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A file format independent of its creator’s program, hardware and operating system
The Portable Document Format (PDF) was released by Adobe in 1993. The goal was a file format independent of its creator’s program, hardware, and operating system. This was guaranteed through a free viewer and an open specification. Only Adobe’s editing program was fee-based. In principle, anyone can program their own generating program based on open specifications.
What’s always been problematic, however, is the growing scope of functionality of PDFs over the course of time. Writing a complete viewer is very difficult. Adobe Acrobat Reader was always the measure of all things and became the standard, even if Acrobat Reader sometimes disregarded its own specifications or revealed ambiguities in them. Programming a generating program is easier if only a limited range of functions is supported.
The protection of the portable file format for many applications (long-term, archive, printing) was critically improved with ISO standard PDF/A (19.005-1:2005). Here, a limited scope of function is selected from the specification. With this step, one may presume the high probability that the resulting PDF will be unalterable in the long term, and is therefore reproduction-safe.
Another big step was the transfer of proprietary PDF formats to one ISO standard. With this, Adobe voluntarily cuts itself off from the possibility of the format further developing on its own. Instead, it is standardized as PDF 1.7 ISO 32000-1:2008. The second part, PDF 2.0 ISO 32000-2, will be released soon. The ISO standard does allow for enhancements which Adobe continues to use.
Unlike in comparable file formats such as Word, with PDFs the focus lies on the exact description of the pages. A PDF page should be an electronic 1:1 template for a printed page. In contrast to a paper document, however, PDF documents have additional mechanisms which make their handling easier for users. It may have interactive directories, bookmarks and previews which the reader can view via Acrobat Reader.
The spread of mobile devices with smaller displays has made some of PDF’s additional features important. Good generator programs place marks in the text where it can be wrapped if necessary. Images and other objects can be given additional texts if the portable display is so small that the image is made unrecognizable.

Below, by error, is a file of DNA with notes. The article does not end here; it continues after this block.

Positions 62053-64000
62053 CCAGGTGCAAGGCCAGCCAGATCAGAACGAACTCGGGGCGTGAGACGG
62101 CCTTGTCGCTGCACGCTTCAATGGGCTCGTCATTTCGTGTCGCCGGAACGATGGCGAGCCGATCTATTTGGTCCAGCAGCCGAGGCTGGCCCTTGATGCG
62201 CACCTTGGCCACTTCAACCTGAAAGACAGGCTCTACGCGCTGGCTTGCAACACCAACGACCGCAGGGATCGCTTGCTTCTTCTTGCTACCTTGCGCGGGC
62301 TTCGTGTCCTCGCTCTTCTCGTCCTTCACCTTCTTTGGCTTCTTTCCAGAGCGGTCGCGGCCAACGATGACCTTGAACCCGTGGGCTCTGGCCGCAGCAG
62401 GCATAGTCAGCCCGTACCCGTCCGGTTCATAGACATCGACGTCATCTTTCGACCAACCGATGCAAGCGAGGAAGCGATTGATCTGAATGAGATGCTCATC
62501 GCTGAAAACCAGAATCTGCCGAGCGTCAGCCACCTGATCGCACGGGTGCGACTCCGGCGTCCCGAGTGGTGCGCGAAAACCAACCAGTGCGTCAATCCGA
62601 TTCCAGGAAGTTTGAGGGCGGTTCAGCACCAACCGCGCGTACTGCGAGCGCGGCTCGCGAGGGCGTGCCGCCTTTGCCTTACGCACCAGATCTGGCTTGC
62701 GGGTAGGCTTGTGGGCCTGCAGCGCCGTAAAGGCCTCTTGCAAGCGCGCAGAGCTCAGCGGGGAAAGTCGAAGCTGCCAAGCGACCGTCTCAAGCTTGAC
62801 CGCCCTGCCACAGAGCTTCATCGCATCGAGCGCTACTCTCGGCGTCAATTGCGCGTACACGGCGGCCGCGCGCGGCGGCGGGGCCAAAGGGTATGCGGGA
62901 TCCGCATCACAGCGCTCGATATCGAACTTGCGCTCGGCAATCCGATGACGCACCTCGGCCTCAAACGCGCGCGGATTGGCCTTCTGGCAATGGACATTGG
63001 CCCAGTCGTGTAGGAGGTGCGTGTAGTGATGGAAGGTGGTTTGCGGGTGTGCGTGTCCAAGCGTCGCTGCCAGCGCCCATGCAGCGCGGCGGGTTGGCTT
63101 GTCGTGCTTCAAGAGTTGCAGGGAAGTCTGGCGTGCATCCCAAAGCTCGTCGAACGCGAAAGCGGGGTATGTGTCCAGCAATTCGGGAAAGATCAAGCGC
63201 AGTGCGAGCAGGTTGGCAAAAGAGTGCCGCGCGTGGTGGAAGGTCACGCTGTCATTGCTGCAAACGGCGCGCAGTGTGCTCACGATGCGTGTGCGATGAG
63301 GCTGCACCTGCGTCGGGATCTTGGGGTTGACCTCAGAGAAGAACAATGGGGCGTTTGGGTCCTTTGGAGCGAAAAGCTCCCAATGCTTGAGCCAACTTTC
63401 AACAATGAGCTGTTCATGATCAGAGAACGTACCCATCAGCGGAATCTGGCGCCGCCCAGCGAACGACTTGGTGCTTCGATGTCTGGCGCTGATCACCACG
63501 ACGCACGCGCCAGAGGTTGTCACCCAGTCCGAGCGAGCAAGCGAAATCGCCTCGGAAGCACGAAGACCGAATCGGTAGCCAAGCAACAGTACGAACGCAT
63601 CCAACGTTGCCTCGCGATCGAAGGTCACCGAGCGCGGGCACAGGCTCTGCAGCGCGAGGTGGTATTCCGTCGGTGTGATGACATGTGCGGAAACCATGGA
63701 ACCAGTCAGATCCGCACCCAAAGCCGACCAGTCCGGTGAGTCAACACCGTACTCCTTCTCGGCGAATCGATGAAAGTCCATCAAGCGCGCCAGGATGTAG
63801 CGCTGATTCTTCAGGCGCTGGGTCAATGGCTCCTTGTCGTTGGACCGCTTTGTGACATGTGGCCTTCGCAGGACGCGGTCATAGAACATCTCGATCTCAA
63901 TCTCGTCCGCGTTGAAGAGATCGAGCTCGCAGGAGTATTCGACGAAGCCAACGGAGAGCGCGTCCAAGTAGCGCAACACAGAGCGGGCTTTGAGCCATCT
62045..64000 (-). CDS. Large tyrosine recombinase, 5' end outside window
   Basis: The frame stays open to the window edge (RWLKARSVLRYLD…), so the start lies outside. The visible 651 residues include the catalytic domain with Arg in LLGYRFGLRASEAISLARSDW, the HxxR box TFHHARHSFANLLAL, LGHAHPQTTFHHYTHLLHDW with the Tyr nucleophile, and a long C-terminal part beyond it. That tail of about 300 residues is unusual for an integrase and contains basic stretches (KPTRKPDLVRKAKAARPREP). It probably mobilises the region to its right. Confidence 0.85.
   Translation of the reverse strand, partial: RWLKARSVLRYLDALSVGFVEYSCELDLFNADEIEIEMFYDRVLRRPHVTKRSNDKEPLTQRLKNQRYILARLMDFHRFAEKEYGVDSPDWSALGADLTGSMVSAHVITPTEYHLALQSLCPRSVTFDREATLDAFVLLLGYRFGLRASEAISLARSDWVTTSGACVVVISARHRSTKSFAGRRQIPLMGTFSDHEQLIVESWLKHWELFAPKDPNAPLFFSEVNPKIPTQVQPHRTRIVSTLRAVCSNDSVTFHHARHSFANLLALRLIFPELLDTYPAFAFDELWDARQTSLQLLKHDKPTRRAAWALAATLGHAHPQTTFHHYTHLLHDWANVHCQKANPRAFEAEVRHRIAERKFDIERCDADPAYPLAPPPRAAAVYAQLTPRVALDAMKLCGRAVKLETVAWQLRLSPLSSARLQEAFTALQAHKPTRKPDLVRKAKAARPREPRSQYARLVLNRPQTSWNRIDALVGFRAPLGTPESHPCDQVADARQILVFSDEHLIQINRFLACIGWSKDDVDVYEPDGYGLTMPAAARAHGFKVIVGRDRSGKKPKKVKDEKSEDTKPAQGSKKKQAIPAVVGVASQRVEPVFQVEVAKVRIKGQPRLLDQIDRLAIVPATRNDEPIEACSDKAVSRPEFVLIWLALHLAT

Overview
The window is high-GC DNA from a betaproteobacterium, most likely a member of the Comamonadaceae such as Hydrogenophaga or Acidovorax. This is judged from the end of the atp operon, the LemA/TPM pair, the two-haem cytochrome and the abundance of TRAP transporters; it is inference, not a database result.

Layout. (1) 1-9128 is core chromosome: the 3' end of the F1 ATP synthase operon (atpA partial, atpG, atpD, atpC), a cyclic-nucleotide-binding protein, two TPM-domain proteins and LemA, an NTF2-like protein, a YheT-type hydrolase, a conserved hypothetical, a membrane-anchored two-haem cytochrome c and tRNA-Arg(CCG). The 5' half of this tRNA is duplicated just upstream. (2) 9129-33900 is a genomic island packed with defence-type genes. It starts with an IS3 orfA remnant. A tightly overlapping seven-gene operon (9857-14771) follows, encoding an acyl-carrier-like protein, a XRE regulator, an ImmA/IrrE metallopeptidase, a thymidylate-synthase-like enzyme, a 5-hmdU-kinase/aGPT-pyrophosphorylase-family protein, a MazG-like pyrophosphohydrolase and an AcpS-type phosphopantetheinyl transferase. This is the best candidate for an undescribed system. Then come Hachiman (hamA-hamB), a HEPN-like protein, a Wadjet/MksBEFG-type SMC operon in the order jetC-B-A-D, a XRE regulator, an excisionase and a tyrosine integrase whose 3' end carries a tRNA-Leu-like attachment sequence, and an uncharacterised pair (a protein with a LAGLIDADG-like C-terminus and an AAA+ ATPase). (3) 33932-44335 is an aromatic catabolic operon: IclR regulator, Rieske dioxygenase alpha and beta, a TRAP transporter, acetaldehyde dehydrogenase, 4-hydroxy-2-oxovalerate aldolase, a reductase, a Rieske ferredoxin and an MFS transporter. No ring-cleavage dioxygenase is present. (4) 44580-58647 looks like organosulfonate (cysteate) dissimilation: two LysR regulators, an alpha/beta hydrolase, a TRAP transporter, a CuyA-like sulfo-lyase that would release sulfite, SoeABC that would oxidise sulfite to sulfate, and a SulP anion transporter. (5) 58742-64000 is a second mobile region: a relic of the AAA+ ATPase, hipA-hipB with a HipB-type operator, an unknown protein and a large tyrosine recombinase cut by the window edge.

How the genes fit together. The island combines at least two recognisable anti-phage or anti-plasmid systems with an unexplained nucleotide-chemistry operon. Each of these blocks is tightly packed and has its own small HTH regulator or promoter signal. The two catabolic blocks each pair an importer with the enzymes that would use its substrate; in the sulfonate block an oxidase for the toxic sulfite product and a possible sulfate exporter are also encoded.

PDF files can also include 3-D objects. This offers the opportunity to view designs, like in CAD. Editing is not possible, but individual elements can be added or removed. And notes can be attached, incisions made and portions dimensioned.
Well-built PDF files have identifiers for locating structuring elements like headers, tables, keyword directories, and content directories. An appropriately outfitted reader can not only read the file, it can allow a visually impaired user to navigate through the file by means of speech input. Whether a PDF file supports such functions can be checked by examining adherence to the ISO standard PDF/UA 14289-1:2012. Increasingly, publications from authorities and official institutions should support this standard.
A company puts a large share of its know-how into its PDF documents. Protecting these documents is therefore an important property in PDF.
The safest but most complicated method is by securing the data by way of a separate rights server as part of a digital rights management system. The PDF files are encrypted. The decryption mechanism is found in Adobe Acrobat Reader. The permission server issues decryption permission after the user is authenticated. File-specific and user-specific permissions can be issued in this way. Permissions may also be changed after the document’s physical distribution, as permissions are managed on the permissions server, not in the file.
Digital signatures also contribute to the security of documents. The existence of a valid signature in the file format is proof that the document has not been modified since the signature was applied. The author can be determined without doubt through the certificate used. But who owns the documents, and who released them, can also be determined by a certificate. This makes PDF ideal for internal digital signatures.
A good workflow for generating PDFs for long and safe storage looks like this:
A good PDF generator automatically creates a searchable and tagged PDF (PDF/UA) from the application format. Long-term suitability is then ensured by conversion to PDF/A.
An electronic signature is placed on the document so that owner, author and reviewer can be proven at all times, and so that an original form of the document exists.
This can also be done in part, naturally. The document is then stored unprotected in a secure DMS or archive. If the document is distributed for use, encryption via digital rights management system is applied, especially for external distribution. The distributed PDF document should always be viewed as merely a copy of the original, which is still located in the home DMS.
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